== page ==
Researchers at Sophos noticed recently that the operators of multiple ransomware families have been using a backdoor named SystemBC, which provides attackers a connection to compromised devices and which uses the Tor anonymity network to hide command and control (C&C) communications.
Initially observed in 2019, SystemBC enables persistent access to the system, providing attackers with means to conceal communications and remotely control the infected devices.
Designed with support for the execution of commands and to allow adversaries to download and execute scripts, executables, and DLLs, the backdoor is continuously evolving, with recent samples having switched from creating a SOCKS5 proxy to using the Tor network for communication purposes.
Over the past months, Sophos researchers identified hundreds of attacks employing SystemBC, some of them being recent Ryuk and Egregor ransomware assaults, in which the backdoor was deployed in combination with other post-exploitation tools, including Cobalt Strike.
In some instances, the backdoor was deployed after the attackers were able to compromise administrative accounts and moved deep into the network.
For persistence, the malware copies itself to a folder in the ProgramData directory and schedules the copy as a task that is launched using the ‘start’ command, as a scheduled service. It searchers for a process associated with Emsisoft’s anti-malware software and skips the creation of the service if the process is found.
Most of the communication with the C&C server is performed over a Tor connection, using an implementation closely resembling the mini-tor open-source library.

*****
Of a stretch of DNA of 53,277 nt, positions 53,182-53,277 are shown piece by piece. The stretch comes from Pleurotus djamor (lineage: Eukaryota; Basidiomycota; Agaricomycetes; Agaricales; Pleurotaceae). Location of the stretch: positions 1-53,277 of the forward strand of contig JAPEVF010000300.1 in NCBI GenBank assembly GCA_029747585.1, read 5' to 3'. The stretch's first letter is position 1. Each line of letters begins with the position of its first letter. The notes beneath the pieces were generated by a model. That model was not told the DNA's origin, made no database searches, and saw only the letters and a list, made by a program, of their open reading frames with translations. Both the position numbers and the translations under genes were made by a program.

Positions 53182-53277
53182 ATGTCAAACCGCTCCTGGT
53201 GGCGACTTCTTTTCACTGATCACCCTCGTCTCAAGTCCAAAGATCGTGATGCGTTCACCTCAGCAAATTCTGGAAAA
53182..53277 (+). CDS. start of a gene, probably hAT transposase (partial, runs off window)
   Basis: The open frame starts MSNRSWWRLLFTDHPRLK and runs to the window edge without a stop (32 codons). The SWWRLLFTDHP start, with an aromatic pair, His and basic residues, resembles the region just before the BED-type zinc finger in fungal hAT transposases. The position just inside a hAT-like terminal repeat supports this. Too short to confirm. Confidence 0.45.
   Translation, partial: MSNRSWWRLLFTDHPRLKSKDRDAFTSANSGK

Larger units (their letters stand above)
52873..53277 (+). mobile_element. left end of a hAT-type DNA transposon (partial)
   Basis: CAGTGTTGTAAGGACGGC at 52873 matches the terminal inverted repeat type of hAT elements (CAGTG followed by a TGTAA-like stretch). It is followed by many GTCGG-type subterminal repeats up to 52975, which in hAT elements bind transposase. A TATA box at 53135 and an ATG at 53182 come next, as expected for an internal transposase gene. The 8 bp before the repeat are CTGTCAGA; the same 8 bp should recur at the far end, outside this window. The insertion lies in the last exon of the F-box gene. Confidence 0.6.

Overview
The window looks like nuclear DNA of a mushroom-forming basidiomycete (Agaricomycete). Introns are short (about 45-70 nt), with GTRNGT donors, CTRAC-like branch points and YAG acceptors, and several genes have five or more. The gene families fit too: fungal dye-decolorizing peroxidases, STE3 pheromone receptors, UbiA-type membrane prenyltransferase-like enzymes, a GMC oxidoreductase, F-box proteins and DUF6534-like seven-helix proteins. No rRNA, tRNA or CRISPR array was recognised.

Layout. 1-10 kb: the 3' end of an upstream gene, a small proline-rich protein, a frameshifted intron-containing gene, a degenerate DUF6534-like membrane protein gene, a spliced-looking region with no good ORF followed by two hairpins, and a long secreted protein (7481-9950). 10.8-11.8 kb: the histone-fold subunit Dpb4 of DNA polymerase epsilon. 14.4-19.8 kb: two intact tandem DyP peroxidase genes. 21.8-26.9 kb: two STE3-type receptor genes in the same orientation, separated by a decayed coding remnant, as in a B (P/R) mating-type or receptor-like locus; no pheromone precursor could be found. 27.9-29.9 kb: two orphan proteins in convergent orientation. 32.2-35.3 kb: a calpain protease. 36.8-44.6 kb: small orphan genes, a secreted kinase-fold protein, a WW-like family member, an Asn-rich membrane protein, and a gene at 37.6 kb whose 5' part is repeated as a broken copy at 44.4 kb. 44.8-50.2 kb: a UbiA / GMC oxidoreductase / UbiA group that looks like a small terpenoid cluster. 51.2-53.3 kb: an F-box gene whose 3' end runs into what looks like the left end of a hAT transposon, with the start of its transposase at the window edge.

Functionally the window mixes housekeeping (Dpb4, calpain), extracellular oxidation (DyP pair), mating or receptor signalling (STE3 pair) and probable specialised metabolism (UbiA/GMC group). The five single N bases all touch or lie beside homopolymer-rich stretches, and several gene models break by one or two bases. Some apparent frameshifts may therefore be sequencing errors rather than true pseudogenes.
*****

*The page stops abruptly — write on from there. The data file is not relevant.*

When executed from the scheduled task, the malware collects information such as the active Windows user name, OS build number, system architecture (32-bit or 64-bit), and volume serial number, and sends it encrypted to the C&C. It also enables attackers to send and execute files and commands.
“Collectively, these capabilities give attackers a point-and-shoot capability to perform discovery, exfiltration and lateral movement with packaged scripts and executables—without having to have hands on keyboard. These capabilities were originally intended for mass exploitation, but they have now been folded into the toolkit for targeted attacks—including ransomware,” Sophos notes.
The Ryuk and Egregor attacks employing SystemBC were performed either by affiliates of ransomware operators or by the ransomware gangs themselves, through malware-as-a-service (MaaS) service providers. The threat actors lingered for weeks on the victim networks, for data exfiltration.
“SystemBC is an attractive tool in these types of operations because it allows for multiple targets to be worked at the same time with automated tasks, allowing for hands-off deployment of ransomware using Windows built-in tools if the attackers gain the proper credentials,” Sophos explains.